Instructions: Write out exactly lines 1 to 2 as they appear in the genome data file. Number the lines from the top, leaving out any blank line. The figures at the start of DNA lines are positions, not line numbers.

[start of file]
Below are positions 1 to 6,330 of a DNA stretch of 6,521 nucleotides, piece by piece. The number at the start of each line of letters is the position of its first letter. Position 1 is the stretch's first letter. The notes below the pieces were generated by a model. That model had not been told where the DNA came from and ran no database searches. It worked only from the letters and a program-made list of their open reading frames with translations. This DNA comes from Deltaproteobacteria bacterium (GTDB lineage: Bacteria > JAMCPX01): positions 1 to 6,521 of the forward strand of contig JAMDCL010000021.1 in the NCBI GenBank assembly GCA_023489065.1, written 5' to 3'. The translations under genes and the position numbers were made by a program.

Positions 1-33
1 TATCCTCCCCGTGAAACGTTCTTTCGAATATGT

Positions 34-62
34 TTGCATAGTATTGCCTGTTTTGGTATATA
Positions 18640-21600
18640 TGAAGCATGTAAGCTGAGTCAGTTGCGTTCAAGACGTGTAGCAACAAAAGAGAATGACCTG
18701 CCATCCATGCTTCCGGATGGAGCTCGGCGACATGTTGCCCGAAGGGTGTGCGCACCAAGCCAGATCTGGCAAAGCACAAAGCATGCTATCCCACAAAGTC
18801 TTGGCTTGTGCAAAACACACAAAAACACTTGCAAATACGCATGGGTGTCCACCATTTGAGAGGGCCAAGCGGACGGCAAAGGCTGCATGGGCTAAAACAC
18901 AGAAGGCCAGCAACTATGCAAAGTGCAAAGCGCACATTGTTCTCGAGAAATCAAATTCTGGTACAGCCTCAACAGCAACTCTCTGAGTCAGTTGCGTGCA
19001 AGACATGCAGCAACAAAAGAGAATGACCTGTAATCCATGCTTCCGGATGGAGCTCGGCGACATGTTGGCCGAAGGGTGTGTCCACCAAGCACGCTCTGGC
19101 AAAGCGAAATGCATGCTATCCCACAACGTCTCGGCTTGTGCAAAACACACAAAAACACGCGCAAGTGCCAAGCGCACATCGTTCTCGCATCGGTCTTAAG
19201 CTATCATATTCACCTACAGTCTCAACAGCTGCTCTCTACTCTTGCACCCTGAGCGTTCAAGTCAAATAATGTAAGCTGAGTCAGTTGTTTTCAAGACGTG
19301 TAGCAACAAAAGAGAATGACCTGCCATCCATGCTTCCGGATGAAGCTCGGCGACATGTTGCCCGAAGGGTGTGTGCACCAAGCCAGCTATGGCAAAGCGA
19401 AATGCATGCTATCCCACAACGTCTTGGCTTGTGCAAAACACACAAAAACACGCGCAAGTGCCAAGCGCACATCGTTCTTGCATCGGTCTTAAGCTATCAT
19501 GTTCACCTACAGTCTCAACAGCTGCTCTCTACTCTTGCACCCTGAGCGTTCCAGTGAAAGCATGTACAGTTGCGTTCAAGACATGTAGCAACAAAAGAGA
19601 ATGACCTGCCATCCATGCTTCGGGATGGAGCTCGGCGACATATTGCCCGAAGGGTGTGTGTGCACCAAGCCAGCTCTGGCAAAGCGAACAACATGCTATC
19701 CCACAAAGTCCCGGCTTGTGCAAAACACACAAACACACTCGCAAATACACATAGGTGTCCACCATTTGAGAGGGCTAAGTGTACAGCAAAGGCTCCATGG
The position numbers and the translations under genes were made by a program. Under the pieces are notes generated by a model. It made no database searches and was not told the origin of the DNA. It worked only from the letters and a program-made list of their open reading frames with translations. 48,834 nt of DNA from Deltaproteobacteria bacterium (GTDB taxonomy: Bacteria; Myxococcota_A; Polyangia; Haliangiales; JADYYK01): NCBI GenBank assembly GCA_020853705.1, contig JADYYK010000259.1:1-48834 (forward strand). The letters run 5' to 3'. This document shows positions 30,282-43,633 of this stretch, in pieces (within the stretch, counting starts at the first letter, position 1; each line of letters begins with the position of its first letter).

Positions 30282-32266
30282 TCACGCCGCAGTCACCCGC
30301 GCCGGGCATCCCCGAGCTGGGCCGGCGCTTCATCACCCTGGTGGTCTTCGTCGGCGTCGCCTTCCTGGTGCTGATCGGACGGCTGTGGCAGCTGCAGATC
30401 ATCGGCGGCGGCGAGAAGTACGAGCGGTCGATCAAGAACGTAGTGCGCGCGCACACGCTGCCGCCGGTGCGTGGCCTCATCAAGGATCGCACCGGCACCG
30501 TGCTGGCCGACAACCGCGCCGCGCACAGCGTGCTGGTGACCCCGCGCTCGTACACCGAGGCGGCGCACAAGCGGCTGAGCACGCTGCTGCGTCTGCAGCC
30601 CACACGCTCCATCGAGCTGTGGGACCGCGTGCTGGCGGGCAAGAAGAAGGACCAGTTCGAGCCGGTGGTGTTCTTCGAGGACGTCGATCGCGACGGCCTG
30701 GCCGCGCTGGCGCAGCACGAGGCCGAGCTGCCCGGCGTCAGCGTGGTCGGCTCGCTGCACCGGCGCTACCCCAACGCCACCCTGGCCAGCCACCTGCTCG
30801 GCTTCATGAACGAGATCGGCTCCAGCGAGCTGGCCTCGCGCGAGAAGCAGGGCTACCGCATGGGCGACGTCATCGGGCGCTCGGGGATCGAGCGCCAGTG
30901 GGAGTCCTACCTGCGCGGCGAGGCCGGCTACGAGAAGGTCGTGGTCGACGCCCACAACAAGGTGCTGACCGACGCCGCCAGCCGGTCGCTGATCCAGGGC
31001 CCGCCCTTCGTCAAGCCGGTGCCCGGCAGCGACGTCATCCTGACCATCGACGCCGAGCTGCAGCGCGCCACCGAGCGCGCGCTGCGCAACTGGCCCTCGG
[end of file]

Below are positions 1 to 6,330 of a DNA stretch of 6,521 nucleotides, piece by piece. The number at the start of each line of letters is the position of its first letter. Position 1 is the stretch's first letter. The notes below the pieces were generated by a model. That model had not been told where the DNA came from and ran no database searches. It worked only from the letters and a program-made list of their open reading frames with translations. This DNA comes from Deltaproteobacteria bacterium (GTDB lineage: Bacteria > JAMCPX01): positions 1 to 6,521 of the forward strand of contig JAMDCL010000021.1 in the NCBI GenBank assembly GCA_023489065.1, written 5' to 3'. The translations under genes and the position numbers were made by a program.

Positions 1-33